Royal Enfield caused quite a stir in the affordable performance space, with the launch of the Interceptor 650 in November last year. While it’s already been lauded by the press and fans alike, we decided to put it through our own meticulous test to find out if it’s really worthy of all the accolades. And the result wasn’t surprising! The Interceptor 650 ranked second amongst 19 motorcycles, defeating the likes of the BMW R 1250 GS and the Ducati Diavel, both of which are extremely fun and capable motorcycles.
The Interceptor 650’s edge over others lies in the value-for-money department. Priced at ₹2.5 lakh (ex-showroom), it’s the most affordable parallel-twin on sale in the country. And despite its aggressive pricing, the 650 doesn’t compromise on quality. In fact, it’s noticeably better than any other product from Royal Enfield. It does have some scope for improvement though. For instance, the finish of the engine casing could have been better.
Now, the 648cc parallel-twin motor is an absolute gem. It’s refined, tractable, and quick. Even at about 100km/h, the motor remains calm and vibe-free and packs enough punch to go even faster. The availability of torque at low rpm makes it absolutely blissful to ride, both on the highway and in the city. In fact, given the weight of the bike, we weren’t expecting it to clock a great lap time, so its time of 1:18.6 took us by surprise. The Interceptor 650’s motor is just so friendly that you can easily get into a nice rhythm while carving corners. And when you want to go all mental with your shifts, the slipper clutch ensures that you always have good control. That said, better tyres would have made it even more fun.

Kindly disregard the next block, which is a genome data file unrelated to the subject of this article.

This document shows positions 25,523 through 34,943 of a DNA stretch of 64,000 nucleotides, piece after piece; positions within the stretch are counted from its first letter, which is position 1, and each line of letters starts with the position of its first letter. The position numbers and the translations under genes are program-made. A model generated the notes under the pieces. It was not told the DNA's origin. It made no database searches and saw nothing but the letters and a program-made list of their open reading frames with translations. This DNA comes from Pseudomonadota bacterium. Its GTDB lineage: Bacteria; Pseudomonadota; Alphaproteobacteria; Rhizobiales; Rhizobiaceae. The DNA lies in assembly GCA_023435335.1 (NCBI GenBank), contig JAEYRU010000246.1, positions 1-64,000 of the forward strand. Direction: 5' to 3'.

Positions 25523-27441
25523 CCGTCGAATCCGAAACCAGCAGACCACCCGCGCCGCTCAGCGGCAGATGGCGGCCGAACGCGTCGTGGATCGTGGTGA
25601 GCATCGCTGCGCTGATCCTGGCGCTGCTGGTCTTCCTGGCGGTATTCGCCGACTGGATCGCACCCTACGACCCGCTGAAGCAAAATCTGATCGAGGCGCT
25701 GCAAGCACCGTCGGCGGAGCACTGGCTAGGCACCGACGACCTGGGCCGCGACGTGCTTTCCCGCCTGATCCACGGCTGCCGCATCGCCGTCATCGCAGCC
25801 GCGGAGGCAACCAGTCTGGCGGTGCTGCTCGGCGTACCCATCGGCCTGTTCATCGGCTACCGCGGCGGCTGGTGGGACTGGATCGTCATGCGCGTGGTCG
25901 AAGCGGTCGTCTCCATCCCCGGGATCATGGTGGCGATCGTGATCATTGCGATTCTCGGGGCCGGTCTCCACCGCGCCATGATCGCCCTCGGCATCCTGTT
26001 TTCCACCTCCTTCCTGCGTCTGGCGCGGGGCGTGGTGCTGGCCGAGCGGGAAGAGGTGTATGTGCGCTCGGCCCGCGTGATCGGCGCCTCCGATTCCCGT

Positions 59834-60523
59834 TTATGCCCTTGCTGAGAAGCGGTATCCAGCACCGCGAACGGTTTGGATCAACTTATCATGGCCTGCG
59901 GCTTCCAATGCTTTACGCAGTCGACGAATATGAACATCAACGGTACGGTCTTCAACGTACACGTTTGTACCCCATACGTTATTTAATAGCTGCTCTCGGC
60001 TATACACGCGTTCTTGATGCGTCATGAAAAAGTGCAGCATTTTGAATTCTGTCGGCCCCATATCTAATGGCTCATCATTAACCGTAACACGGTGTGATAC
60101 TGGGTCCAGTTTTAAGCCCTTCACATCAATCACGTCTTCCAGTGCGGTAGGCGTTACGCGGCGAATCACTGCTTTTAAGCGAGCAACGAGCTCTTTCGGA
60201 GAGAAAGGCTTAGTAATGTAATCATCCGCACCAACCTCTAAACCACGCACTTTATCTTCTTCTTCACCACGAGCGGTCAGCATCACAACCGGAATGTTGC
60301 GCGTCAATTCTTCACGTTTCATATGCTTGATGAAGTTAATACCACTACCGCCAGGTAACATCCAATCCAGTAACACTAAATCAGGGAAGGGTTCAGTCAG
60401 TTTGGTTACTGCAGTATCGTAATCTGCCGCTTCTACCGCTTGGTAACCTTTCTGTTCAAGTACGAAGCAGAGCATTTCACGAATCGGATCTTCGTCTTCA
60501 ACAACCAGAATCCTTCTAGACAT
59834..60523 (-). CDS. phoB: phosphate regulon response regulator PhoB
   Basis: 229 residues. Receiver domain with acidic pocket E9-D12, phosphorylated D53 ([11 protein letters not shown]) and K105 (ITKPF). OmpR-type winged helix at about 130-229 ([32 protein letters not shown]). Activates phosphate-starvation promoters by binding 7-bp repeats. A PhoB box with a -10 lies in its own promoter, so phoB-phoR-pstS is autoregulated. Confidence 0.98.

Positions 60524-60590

The RE does well even as an everyday big bike. I’ve actually been riding it for the last few months, and I just love the way the power is delivered, which is to say in an extremely seamless and composed manner. And while you’re at it, the sweet thrum of the exhaust is like music to your ears.
Set up on the firmer side, the Interceptor felt quite poised on the track during this test. Given its 210+kg weight, you would expect it to be lazy and slow around the corners, but that wasn’t at all the case. The handling is fairly neutral, and the wide handlebar provided good leverage too. If truth be told, it’s quite a fun motorcycle once you get the hang of it.
Despite its firm setup, the Interceptor cushions the roughness of the road rather well. The rear suspension tends to feel springy at times, especially over mid-corner bumps, but it settles down rather quickly too.
The RE does lose a few points in terms of features though. It misses out on LED lighting, a digital display, tubeless tyres, and ride-by-wire. Had it been fitted with all of these features, it would undoubtedly have topped the tables. It’s quite apparent that Royal Enfield has put a lot of effort into developing and manufacturing this bike – making this certainly the best Royal Enfield on sale today. It can tour and commute with equal comfort, and it looks very good in the process too.
At ₹2.5 lakh, it’s a great all-round package, which is extremely fun to ride and even harder to beat.